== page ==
Reviewing previous crises, such as the Three Mile Island accident in 1979 and the eruption of AIDS in the '80s, Ungar theorizes that while the media are generally happy to sell papers by scaring people, their coverage tends to change shape if elites are worried that a grassroots panic may be emerging. At that point, he writes, there is a shift "from fear-inducing to fear-reducing coverage."

The epidemic of '95 produced two media narratives, which Ungar calls the "mutation-contagion" and "containment" packages. In the first storyline, rampaging microbes ignore national frontiers, germs always outwit us, and it's only a matter of time before the next plague hits. In the second, sub-Saharan Africa is framed as a "radically different" place whose public health problems "are the result of a distinct set of conditions that do not occur outside this locality." Mutation-contagion stories highlight the inadequacies of the West's public health systems; containment stories contrast Zaire's poor conditions ("perfect for breeding a plague") with the "exemplary protective methods used by the CDC and other Western experts." In 1995, the initial outbreak was greeted by mutation-contagion stories, but outlets shifted rapidly to the containment framework. One paper took just two days to go from calling Ebola "easily spread" to saying it is "relatively difficult to catch."

This was not simply a matter of correcting the record. Editors and reporters changed their minds about what constituted important news. When a man was quarantined at a Canadian airport for fear that he had been exposed to the virus, the story drew local attention but "received almost no coverage in the USA and Britain." Not long before, the press corps had been trumpeting the possibility that the disease could cross the sea.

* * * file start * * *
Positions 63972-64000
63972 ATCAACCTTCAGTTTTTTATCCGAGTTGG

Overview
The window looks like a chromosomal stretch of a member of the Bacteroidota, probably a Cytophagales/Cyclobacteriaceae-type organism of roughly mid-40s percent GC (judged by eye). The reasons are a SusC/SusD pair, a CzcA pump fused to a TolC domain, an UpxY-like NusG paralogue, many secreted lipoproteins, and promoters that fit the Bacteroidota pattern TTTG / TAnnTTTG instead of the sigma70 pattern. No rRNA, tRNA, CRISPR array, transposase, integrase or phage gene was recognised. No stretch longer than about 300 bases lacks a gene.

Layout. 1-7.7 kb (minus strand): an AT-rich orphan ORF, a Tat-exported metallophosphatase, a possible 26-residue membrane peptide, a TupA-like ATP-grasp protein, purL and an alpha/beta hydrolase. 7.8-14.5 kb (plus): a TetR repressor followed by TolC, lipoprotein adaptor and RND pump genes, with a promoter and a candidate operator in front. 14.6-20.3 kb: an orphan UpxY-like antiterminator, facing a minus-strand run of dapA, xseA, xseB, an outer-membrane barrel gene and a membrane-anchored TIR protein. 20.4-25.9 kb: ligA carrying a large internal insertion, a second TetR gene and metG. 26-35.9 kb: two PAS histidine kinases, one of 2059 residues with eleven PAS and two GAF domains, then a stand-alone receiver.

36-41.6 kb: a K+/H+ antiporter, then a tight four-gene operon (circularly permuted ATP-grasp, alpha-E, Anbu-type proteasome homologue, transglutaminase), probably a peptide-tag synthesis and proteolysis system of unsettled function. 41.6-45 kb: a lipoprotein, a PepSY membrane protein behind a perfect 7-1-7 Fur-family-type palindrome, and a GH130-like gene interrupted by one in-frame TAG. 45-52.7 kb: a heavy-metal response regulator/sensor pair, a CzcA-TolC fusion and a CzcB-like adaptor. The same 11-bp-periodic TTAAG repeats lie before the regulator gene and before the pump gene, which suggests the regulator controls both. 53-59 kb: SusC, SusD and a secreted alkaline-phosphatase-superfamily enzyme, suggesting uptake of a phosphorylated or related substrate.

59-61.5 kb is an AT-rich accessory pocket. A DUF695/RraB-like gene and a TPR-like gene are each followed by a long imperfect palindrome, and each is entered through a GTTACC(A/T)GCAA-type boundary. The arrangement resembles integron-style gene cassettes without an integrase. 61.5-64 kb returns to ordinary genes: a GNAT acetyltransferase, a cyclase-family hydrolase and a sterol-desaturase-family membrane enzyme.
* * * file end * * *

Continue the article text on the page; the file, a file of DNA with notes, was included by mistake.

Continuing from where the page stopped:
I'm greatly simplifying Ungar's argument, which also explores several other influences on the media's behavior during the Zaire crisis. (The movie Outbreak, for example, in which an Ebola-like disease spreads from Zaire to the U.S., was released right before the epidemic hit the news, a piece of timing that recalls The China Syndrome's appearance just ahead of the partial meltdown at Three Mile Island. That kind of coincidence is good for box-office revenue but not for clear-headed reporting.) For our purposes, what's most interesting is how the current coverage echoes and yet differs from 1995's news cycle. Those same two narratives have returned, but this time the containment stories have had a harder time displacing the mutation-contagion tales.